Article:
Telomere functions: lessons from yeast

Trends Cell Biol. 1996 Jan;6(1):29-33. doi: 10.1016/0962-8924(96)81035-x.

Abstract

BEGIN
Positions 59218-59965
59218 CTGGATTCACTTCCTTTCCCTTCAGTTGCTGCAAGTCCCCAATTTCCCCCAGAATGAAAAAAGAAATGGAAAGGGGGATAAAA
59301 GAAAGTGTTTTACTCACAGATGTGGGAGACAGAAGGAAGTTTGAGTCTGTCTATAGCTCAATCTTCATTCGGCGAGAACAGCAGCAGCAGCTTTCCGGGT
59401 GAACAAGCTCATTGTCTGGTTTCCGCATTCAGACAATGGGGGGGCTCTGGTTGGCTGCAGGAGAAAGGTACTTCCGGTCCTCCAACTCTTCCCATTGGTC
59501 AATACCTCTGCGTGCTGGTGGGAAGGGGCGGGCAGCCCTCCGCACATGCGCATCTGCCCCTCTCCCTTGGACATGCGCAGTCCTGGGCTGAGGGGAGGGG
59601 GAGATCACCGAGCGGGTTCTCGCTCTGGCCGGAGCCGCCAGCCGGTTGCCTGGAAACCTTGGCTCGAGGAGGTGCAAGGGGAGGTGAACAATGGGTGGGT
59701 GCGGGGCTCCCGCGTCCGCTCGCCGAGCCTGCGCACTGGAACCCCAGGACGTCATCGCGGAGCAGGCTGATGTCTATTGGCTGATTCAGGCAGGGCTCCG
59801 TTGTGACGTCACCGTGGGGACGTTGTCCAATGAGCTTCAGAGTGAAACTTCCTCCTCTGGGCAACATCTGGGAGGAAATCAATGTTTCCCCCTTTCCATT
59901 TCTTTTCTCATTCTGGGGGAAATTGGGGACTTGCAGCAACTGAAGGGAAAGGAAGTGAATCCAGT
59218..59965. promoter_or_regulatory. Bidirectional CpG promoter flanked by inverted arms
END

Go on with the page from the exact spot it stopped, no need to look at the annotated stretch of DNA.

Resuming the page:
Telomeres are specialized DNA protein structures that form the ends of eukaryotic chromosomes. In yeast, loss of even a single telomere causes a prolonged, but transitory, cell-cycle arrest. During this arrest, many broken chromosomes acquire a new telomere by one of three pathways, although at the cost of a partial loss of heterozygosity. In addition, a substantial fraction of the chromosomes lacking a telomere is lost, which generates an aneuploid cell. In these cases, the broken chromosome is usually replicated and segregated for ten or more cell divisions in unstable form. Extrapolation from yeast suggests that the gradual loss of telomeric DNA that accompanies ageing in humans may initiate the kinds of chromosomal rearrangements and genetic changes that are associated with tumorigenesis.